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I am using g++ to compile some code. I wrote the following snippet:

bool WriteAccess = true;
string Name = "my_file.txt";
ofstream File;
ios_base::open_mode Mode = std::ios_base::in | std::ios_base::binary;
if(WriteAccess)
  Mode |= std::ios_base::out | std::ios_base::trunc;
File.open(Name.data(), Mode);

And I receive these errors... any idea why?

Error 1: invalid conversion from ‘int’ to ‘std::_Ios_Openmode’
Error 2: initializing argument 2 of ‘std::basic_filebuf<_CharT, _Traits>* std::basic_filebuf<_CharT, _Traits>::open(const char*, std::_Ios_Openmode) [with _CharT = char, _Traits = std::char_traits]’

As far as I could tell from a Google search, g++ is actually breaking the C++ standard here. Which I find quite astonishing, since they generally conform very strictly to the standard. Is this the case? Or am I doing something wrong.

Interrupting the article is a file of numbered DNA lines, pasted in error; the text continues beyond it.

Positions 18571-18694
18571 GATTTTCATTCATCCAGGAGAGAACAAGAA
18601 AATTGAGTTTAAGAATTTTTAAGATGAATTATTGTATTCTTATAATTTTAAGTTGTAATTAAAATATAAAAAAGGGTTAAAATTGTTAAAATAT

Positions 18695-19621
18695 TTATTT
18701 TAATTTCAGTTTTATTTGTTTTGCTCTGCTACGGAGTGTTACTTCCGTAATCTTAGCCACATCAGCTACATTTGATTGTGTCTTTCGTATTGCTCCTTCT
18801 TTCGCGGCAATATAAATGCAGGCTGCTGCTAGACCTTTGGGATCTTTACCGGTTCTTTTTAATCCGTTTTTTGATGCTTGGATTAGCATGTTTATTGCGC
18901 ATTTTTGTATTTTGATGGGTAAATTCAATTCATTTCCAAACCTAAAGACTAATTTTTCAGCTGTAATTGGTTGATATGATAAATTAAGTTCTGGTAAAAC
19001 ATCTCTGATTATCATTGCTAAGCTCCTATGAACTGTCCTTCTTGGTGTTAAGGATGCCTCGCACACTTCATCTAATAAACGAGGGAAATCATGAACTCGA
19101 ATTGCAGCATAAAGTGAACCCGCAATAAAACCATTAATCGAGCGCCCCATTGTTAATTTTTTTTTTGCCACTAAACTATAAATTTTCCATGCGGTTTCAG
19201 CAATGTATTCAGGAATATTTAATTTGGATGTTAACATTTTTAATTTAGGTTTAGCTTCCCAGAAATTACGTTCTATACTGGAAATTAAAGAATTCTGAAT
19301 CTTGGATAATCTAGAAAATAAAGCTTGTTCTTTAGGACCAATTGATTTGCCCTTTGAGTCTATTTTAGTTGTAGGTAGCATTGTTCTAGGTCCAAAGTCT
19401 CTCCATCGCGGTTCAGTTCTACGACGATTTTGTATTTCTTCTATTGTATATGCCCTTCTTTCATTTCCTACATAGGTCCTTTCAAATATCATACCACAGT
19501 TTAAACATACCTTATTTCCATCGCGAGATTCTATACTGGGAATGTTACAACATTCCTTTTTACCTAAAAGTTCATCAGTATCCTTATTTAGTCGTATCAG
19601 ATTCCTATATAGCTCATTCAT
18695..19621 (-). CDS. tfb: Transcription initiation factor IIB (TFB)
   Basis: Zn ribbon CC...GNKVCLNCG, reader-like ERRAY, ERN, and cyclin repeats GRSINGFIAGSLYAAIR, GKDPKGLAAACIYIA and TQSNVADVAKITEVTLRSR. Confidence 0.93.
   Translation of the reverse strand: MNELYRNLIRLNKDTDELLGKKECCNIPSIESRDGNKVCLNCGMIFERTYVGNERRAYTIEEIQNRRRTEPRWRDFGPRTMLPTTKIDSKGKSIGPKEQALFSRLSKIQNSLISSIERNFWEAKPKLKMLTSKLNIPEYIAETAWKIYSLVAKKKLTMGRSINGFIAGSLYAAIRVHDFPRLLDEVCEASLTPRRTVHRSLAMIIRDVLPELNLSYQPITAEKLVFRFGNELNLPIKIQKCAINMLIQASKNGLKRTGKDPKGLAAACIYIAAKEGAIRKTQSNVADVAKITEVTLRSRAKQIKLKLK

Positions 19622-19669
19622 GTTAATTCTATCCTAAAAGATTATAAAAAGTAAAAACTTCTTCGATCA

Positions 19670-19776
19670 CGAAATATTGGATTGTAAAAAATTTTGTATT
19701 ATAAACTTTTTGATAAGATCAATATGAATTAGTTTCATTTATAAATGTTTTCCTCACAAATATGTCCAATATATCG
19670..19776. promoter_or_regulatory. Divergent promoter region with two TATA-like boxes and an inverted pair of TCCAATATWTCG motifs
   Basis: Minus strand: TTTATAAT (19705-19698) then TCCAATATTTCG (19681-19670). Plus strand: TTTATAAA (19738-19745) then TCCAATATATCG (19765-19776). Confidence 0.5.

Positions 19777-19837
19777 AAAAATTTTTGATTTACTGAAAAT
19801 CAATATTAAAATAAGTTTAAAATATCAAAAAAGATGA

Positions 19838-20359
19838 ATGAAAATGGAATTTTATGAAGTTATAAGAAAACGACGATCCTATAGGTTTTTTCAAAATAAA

My reference for the standard: http://www.cplusplus.com/reference/iostream/ofstream/open/

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Besides correcting the type name, Name.c_str() should be used instead of Name.data(), since std::string::data() does not return a null-terminated character array. –  Cubbi Jun 3 '10 at 20:10

3 Answers 3

up vote 4 down vote accepted

openmode is the correct type, not open_mode.

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It worked! Thanks! –  Dylan Klomparens Jun 3 '10 at 20:11

This:

ios_base::open_mode Mode = std::ios_base::in | std::ios_base::binary;

should be:

std::ios_base::openmode Mode = std::ios_base::in | std::ios_base::binary;

Note the lack of _ in openmode.

(I had to add these lines and put your code in a function to get your snippet to compile.

#include <string>
#include <fstream>

using std::string;
using std::ofstream;
using std::ios_base;

)

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g++ is not totally conforming, but it's not the reason for the error here.

The type of mode should be

std::ios_base::openmode

instead of

std::ios_base::open_mode

The latter is an old, deprecated API. It is still specified in Annex D of the C++ standard, so the compiler still have to support it.

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